Meeting #28 Consensus Building at Little Mountain – (Heading to CITY COUNCIL)

Meeting #28
Consensus Building at Little Mountain
March 2, 2012

In this community-only meeting — Holborn Group was requested not to attend — the point of the gathering is to move toward building consensus (or near consensus) within the Advisory Group so that the report to council has a clear sense of the community’s positive and negative responses to the developer’s design. Community members revisit their concerns about the current proposal using a CARD WRITING exercise. The exercise is preceeded by a POSTAL CODE analysis of the January 2012 OPEN HOUSE results.

Brief Notes on the meeting:

2:40 — Conversation about the history of the Advisory Group process, moderated by the community Chairperson, Ron Mayers.

6:40 — Ben Johnson (planner) recognizes that the Little Mountain Advisory Group has come a long way in terms of learning and growing over the years of this process, but not necessarily a long way in supporting or endorsing the latest proposal by the Holborn Group. Johnson suggests that the Group’s position should become clearer through the next round of the process.

12:00 — Al Buium of RPSC mentions that a number of Vancouver City Departments, such as Engineering, Traffic, Parks and Recreation, and Schools have not yet made any presentations yet, and Johnson answers that they will appear. Important to note that a representative of Vancouver Engineering does voice an opinion at the URBAN DESIGN Panel Meeting #33.

14:00 — Postal Code analysis. A higher negative response to densities and other aspects of the design was correlated to closer proximity to the site. Discussion follows on the accuracy of the data.

26:00 — The Card Exercise. Three cards were given to each participant, who were asked to write down their three biggest concerns about the project, one on each card. Results of the exercise demonstrate the challenge of balancing all of the concerns. Excellent discussion follows.

1:15:00 — Lisa Schwabe, a senior citizen, presents her concerns about Little Mountain.

1:21:00 — CALM member Catherine Hembling, presents information on new Social Housing Developments based on new financial models in the United States and Europe. The term “Values-Based Banking” is introduced.

FULL Unedited Meeting Below:

Next Up: Meeting #29 The City’s Position on Little Mountain

Heading to City Council:
The finish line has been tentatively set for June 27, 2012. That’s the date when the Little Mountain Advisory Committee, the City of Vancouver planning department, the Holborn Group, and You make your thoughts known to Vancouver City Council about the deliberations of the past 2 and a half years. At the meeting the planning department will present a policy statement on the current plans, for the approval of City Council. If approved, the policy statement will guide the future rezoning process at the Little Mountain site. The rezoning process (up to a year or more in duration) will include public and legal processes.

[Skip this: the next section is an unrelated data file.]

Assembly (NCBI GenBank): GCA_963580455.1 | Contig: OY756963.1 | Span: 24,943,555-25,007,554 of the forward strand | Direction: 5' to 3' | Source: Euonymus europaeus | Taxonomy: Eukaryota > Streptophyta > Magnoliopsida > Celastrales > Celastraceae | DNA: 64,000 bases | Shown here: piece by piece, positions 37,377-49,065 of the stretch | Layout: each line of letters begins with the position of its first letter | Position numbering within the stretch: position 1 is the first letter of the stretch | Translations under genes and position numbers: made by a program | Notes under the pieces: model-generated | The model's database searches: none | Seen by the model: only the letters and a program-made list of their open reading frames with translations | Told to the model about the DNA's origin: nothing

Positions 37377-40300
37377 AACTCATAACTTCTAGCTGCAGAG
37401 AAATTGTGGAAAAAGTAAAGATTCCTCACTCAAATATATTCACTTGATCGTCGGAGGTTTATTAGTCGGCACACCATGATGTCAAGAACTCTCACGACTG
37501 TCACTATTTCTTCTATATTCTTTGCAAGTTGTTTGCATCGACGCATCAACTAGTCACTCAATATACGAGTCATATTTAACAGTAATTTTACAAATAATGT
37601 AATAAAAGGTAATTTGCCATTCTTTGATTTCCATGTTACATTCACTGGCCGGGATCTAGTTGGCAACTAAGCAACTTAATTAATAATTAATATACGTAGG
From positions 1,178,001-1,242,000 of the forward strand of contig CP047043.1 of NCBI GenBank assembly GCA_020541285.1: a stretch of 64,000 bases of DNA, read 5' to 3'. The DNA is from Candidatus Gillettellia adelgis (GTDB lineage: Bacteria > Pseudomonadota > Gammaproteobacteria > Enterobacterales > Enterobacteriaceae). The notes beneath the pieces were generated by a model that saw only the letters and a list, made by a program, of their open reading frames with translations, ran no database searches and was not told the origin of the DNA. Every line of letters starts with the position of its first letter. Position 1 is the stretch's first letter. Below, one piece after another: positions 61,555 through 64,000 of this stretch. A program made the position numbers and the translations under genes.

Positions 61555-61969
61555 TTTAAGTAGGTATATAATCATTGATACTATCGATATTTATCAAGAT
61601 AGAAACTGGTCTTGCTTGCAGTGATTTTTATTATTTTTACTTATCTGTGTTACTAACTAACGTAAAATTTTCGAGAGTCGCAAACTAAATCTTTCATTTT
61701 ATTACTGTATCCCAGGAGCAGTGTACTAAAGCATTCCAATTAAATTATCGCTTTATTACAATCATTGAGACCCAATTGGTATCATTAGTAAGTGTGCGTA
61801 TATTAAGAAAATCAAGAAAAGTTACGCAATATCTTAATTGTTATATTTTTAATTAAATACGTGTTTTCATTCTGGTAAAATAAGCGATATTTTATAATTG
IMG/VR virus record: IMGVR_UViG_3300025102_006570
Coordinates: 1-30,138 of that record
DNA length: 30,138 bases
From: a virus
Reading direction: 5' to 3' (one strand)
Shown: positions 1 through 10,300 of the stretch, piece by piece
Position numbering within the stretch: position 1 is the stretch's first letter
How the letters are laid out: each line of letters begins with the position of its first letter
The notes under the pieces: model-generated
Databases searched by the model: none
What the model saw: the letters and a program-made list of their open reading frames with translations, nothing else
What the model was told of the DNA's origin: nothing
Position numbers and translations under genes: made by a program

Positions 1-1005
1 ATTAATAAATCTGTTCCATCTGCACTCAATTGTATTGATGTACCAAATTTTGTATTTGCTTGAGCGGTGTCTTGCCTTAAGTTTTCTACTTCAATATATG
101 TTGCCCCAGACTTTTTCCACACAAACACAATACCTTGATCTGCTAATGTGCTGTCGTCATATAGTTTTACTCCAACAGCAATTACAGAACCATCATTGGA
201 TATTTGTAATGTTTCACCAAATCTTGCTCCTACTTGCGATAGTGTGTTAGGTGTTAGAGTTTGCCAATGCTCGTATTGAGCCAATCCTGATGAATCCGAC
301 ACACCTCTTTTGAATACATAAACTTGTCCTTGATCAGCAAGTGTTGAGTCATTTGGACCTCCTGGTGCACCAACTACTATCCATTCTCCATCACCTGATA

David Vaisbord
Little Mountain Community Member
Documentary filmmaker

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One thought on “Meeting #28 Consensus Building at Little Mountain – (Heading to CITY COUNCIL)

  1. Hi David.

    Thanks for all your excellent work here. I had a few points/questions- some of them already stated by other before:

    1) At both points of feedback (July 2011, Jan. 2012), Holborn ignored the main complaint of too much density and went even more dense. After the first open house, showing 1.45 to 3.25 FSR, feedback was fairly even showing middle of the road was the best option. Holborn responds at the July open house with a 2.8FSR, exactly what people said was too dense. Holborn (James Cheng) said the opposite- that this is what the community asked for. Now they’ve presented this to the Urban Design Panel. The Advisory Group says 2.2 should be enough for economic viability, Holborn seems to say 2.8.

    2) The Urban Design Panel minutes from the May 9 meeting now state that they like this more dense proposal and are in favor of it (including 12 or 14 storeys), so does this mean the City will take this as meaning the community also supports it? The minutes quote that this has been a good process “because the neighbourhood had input.” Which so far they have not (on density, the main issue).

    3) James Cheng has personally told me (at the Jan. 2012 open house) this density is ‘nothing to do with profit’. Everyone knows it is everything to do with profit- they’ve been promised something for this public land, and so that figure should be shared. The City still has not shared this, nor BC Housing.

    4) City Hall has pretty much ignored all the recent community feedback/rejections of other recent high density or height projects (Rize, etc.), so why is the Little Mountain Advisory Group any different this time for Little Mountain?

    5) Unfortunately I see this happening: Parties go to City Hall this month (as noted on your site), Holborn (James Cheng) says everyone (community) is in favor, Urban Design Panel is in favor. Advisory Group says “no- too dense”, and the City approves it anyway. Where does that leave the Advisory Group?

    I hope I’m proven wrong, and the process is honored- the Advisory Group has a say in the project being too dense and some compromise is met. I’ve always supported the 6-8 storey, 2.25 FSR type proposal. Not against ‘eco density’ or anything like that. But how far do we let the City and developers go if it’s for more profit?


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